The digital economy has forever changed the way the world does business, but those who do not adapt will be left behind. Unfortunately, women globally lack access to both technologies and digital skills that could enable them to seize the opportunities of the digital economy.
Lara Rosmarin, Head of Entrepreneurial and Enterprise Development at CiTi
With the theme of this year’s International Women’s Day (8 March) being 'I am Generation Equality', Lara Rosmarin, Head of Incubation and Entrepreneurial Development at the Cape Innovation & Technology Initiative (CiTi) is helping to level the playing field for South African businesswomen through CiTi’s Women in Business Programme. The fully-funded programme equips female entrepreneurs with the tech tools and skills they need to participate in the digital economy.
Could you describe a typical day in your job?
My day starts at around 05h30 with an exercise session of either pilates or cardio. I am usually in the office by 8am. My days consist of meetings, planning sessions, presentations, strategic think tanks, checking in with my team, checking in with clients and working on projects that are currently in our ambit.
You have a wealth of corporate experience. Can you tell us briefly how you got into the innovative tech space?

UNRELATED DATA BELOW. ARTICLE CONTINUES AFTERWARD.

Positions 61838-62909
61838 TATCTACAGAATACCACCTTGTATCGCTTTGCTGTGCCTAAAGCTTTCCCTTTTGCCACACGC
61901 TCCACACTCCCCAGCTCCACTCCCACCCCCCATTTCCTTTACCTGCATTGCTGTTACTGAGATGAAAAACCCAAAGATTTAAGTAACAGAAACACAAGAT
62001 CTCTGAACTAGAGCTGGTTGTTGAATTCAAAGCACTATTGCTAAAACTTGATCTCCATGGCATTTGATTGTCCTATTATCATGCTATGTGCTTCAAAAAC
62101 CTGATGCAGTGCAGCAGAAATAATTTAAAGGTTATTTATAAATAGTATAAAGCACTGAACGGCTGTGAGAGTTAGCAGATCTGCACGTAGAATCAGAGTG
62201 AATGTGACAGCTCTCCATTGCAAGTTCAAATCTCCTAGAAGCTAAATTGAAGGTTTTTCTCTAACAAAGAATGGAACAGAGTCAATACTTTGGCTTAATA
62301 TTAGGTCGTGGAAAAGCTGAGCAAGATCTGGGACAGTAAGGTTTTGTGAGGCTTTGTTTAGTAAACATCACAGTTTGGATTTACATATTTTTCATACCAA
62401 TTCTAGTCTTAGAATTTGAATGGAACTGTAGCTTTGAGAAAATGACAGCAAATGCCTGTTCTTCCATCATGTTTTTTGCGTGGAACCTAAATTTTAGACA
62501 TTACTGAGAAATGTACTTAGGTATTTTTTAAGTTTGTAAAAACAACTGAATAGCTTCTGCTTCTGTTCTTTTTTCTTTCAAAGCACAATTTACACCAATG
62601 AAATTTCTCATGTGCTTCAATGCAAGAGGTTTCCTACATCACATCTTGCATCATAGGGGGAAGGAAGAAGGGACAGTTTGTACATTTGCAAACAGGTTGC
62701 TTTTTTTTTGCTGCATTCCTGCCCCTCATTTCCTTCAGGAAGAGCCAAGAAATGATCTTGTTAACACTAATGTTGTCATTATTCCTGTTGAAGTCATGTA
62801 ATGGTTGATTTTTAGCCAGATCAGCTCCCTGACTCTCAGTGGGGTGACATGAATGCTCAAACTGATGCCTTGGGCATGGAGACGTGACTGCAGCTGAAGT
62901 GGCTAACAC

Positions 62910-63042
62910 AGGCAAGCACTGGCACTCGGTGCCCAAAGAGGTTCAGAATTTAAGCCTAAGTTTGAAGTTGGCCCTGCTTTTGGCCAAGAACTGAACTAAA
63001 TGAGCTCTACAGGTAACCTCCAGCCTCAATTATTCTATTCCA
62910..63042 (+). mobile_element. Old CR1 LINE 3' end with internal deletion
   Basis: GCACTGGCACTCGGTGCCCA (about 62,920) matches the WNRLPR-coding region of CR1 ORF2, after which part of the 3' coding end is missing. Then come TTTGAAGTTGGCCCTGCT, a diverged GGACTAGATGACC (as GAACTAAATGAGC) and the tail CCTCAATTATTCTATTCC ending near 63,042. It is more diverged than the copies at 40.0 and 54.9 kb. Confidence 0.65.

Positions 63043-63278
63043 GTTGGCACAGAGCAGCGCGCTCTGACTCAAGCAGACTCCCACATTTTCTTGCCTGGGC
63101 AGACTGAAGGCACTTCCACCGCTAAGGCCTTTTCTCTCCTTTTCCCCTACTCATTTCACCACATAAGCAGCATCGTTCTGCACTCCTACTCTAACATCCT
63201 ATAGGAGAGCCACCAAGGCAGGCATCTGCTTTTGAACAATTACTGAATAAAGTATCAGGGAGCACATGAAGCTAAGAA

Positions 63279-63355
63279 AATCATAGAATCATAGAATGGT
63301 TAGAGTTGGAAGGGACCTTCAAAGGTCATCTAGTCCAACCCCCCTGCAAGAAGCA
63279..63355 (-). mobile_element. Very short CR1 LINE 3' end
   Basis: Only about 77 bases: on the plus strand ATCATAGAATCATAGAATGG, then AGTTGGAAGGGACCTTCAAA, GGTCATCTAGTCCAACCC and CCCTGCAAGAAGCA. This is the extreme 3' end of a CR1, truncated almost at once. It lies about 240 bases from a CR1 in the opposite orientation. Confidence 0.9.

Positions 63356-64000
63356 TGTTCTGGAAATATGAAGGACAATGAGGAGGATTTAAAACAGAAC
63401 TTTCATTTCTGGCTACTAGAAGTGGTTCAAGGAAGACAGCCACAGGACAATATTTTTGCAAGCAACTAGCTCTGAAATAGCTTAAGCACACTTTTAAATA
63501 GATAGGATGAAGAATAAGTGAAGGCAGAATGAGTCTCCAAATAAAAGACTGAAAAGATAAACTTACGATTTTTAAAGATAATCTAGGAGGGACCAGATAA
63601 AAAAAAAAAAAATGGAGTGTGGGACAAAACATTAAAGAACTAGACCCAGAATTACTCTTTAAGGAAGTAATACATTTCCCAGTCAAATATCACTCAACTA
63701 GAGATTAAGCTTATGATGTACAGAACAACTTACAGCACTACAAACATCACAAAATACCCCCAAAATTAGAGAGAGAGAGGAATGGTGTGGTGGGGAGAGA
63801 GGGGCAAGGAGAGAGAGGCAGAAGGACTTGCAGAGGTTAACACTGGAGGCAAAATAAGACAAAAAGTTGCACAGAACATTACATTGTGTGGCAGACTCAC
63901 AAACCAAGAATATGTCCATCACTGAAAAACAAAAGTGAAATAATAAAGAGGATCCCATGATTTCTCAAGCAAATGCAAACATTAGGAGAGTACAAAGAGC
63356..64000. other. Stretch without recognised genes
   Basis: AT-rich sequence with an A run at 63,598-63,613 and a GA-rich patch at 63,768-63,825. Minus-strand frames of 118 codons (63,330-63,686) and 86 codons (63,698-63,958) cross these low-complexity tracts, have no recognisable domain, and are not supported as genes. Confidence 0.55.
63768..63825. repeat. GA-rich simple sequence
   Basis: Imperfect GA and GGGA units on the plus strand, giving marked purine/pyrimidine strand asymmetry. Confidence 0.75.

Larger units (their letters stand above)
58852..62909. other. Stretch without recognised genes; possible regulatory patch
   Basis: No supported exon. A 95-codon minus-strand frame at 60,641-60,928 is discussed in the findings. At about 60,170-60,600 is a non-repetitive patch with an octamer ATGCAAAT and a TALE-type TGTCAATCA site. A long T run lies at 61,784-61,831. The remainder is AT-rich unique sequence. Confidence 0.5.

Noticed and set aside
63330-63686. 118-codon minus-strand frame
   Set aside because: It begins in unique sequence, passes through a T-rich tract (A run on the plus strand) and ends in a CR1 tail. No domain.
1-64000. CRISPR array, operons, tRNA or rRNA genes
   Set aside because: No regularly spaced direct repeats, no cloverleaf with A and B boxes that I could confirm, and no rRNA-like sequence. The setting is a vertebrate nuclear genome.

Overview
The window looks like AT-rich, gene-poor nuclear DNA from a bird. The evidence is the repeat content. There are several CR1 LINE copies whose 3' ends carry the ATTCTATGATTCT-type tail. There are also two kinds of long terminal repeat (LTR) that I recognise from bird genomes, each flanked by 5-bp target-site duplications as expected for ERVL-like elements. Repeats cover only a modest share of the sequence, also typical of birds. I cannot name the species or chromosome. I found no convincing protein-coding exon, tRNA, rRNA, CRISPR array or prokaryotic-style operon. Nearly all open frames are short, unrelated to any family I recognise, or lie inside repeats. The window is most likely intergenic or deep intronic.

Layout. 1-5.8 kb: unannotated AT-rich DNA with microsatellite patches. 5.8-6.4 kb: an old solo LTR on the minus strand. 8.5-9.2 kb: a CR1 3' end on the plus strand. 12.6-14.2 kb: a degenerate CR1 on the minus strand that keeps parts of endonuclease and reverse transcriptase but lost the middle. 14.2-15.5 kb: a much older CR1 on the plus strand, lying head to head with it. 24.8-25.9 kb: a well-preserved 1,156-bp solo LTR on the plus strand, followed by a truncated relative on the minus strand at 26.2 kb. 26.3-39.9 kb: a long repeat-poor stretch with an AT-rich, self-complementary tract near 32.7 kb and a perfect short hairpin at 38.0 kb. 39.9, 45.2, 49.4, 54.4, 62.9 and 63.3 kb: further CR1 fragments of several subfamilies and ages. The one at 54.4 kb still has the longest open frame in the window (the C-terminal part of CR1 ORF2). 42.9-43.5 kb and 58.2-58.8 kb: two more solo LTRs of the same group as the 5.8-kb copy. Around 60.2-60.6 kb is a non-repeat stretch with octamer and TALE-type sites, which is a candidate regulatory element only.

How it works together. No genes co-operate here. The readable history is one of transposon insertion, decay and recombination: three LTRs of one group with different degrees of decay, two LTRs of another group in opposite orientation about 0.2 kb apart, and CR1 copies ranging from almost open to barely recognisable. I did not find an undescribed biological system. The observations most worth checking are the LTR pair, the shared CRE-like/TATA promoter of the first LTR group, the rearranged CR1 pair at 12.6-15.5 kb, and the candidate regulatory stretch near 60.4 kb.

I was given a fantastic opportunity many years ago to join an innovative team of strategic thinkers who created one of South Africa’s first tech-based business accelerators. It was the start of an exciting journey.
You're very passionate about the role of innovation in solving challenges. What are some of the trends you see happening?
There is a massive focus on supporting female entrepreneurs and those in the youth categories. There is a shift towards specialised high impact incubation programmes.
As Head of Entrepreneurial and Enterprise Development at CiTi, what are some of the obstacles you've faced and how did you overcome them?
As a team, we work really hard to ensure that we are creating meaningful and impactful interventions across all our verticals. To remain relevant, we need to ensure that we are creating offerings that support market demand in a high impact meaningful way.
What was the best advice anyone ever gave you?
In business, remain strong principle while exercising compassion for people. Forget perfection. Giving back is essential.
What does the future of entrepreneurship look like to you?
For me, it looks incredibly positive. Opportunities for entrepreneurs are exponential!
Could you list a few, if any, specific challenges entrepreneurs face in this country?
Limited seed funding and limited access to business networks often pose as a stumbling block
What would you like to see changed in the South African startup landscape?
We need to be continually creating environments in which entrepreneurs can flourish.
Would you encourage someone to become an entrepreneur?
For sure. Not everybody’s thinking fits a conventional corporate environment. Entrepreneurs want to shift things, build things, change things, solve things. Entrepreneurs are out-the-box-thinkers in a landscape where that quality is celebrated.
What advice would you give to aspiring entrepreneurs?
Ensure you surround yourself with the right people. Select a qualified mentor with lots of experience and a track record of success. Keep moving forward. Be accountable. The results of your efforts are not all in yet.